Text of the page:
"She's Not There" made The Zombies part of The British Invasion, and suddenly they went from a band that had played all of its gigs within a 10-mile radius from home to one that played all over the world. Ironically, the British Invasion virtually killed the teenage market in America for the R&B that made the members of The Zombies want to play in the first place. According to Blunstone, the band was so busy playing and touring that the members had little awareness at the time of how revolutionary the time was.
"Probably not as aware as I should have been," Blunstone says. "I didn't feel part of a musical movement. There was a pride that I had. There was a famous worldwide broadcast where different countries showed something of their country. For Britain, The Beatles played "All You Need Is Love" live in Abbey Road [Studios], and I thought, That's really wonderful that this country can produce artists of this calibre. It was breathtaking, and there was a pride I felt that I was from that country. As far as we were concerned, I was more inward-looking about what we were doing and not about whether we were making a contribution to a wider musical picture."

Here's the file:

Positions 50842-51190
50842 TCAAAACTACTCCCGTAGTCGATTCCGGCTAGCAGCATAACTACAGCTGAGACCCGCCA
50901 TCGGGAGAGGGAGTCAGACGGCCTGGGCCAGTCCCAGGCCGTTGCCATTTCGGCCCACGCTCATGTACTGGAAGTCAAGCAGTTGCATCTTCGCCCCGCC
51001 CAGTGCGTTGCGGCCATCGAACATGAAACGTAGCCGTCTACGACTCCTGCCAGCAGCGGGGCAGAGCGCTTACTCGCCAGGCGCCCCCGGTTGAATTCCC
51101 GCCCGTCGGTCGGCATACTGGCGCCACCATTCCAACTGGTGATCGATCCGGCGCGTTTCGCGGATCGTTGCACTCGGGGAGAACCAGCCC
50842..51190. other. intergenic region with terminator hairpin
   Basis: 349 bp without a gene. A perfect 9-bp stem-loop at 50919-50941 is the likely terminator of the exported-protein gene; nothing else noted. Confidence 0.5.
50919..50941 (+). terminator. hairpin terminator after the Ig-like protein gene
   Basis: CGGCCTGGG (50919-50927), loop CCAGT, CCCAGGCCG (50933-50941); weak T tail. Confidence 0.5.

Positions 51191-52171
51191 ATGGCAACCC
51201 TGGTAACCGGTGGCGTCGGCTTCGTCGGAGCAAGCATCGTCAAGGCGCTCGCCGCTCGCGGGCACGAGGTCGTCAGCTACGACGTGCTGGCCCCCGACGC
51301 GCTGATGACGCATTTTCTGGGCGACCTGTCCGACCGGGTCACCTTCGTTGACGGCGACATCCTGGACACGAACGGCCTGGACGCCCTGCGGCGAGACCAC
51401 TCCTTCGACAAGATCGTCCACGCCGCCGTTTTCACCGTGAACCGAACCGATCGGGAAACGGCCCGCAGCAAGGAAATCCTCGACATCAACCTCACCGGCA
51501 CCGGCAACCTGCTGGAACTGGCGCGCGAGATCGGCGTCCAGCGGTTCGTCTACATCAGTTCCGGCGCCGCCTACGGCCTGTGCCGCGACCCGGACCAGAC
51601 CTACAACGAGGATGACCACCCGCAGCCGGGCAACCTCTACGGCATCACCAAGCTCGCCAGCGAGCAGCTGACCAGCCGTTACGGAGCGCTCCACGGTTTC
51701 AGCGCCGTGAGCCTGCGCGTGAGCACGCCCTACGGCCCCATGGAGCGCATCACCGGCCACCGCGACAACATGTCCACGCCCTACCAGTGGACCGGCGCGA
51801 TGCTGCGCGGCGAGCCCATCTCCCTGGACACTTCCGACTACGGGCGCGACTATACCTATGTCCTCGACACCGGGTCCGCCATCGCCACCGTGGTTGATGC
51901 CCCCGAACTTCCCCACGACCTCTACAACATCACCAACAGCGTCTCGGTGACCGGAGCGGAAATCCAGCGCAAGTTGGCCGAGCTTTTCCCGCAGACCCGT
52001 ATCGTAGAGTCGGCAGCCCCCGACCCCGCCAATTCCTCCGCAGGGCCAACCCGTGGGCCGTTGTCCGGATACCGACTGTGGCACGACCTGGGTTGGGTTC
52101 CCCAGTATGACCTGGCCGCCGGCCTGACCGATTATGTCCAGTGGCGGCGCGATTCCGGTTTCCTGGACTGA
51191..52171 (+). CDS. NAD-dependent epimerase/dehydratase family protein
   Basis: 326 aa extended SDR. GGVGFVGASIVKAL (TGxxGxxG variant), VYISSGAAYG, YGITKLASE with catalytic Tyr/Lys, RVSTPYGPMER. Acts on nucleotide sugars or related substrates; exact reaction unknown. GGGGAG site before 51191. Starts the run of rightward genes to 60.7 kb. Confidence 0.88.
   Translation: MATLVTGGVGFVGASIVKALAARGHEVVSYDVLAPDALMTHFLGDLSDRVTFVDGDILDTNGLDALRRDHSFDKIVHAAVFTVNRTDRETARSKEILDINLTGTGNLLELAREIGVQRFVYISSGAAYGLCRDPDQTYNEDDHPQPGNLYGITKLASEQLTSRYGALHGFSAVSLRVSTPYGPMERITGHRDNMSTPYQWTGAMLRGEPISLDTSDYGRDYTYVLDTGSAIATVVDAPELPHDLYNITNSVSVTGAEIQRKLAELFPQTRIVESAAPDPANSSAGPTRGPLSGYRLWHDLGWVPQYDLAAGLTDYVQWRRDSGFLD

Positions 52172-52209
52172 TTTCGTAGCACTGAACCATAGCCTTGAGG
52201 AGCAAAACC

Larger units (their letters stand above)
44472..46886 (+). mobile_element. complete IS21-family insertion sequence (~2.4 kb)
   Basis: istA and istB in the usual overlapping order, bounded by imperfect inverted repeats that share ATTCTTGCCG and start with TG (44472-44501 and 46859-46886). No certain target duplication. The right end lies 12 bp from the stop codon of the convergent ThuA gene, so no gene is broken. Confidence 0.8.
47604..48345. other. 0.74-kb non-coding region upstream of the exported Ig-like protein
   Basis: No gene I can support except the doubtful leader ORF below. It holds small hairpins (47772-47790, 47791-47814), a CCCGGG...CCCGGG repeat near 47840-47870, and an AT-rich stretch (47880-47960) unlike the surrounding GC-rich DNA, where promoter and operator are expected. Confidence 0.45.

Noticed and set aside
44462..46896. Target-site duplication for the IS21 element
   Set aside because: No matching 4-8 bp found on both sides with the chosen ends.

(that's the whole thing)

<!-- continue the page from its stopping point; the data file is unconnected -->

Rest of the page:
Blunstone thought of rock 'n' roll during that time as a great adventure and didn't have any long term expectations. Rock 'n' roll was still relatively young and nobody had long careers, so he had no expectation that The Zombies or even a career in music would go on forever. He got to be creative and play music he loved, and he saw the world in the process.
During that time, the band released 19 singles in the UK and the U.S. including the hits “Tell Her No” and “Time of the Season,” and two albums—Begin Here (released as The Zombies in the U.S.) in 1965, and Odessey and Oracle in 1968. The former left Blunstone wondering what it could have been like if the band had more time and more experience since it included such commonplace covers as “Roadrunner,” “I Got My Mojo Working,” “Summertime,” and “You’ve Really Got a Hold on Me” next to the handful of songs they had time to write for the session.
"On our first album, there's a song, "Can't Nobody Love You" by Solomon Burke," Blunstone says. "I seem to remember that I found that song on an album I had. I showed it to the band in the morning, and we recorded it in the afternoon. We didn't live with that song at all. We listened to it, played it through a couple of times, and it was on the album. And I think there were a couple of tracks like that."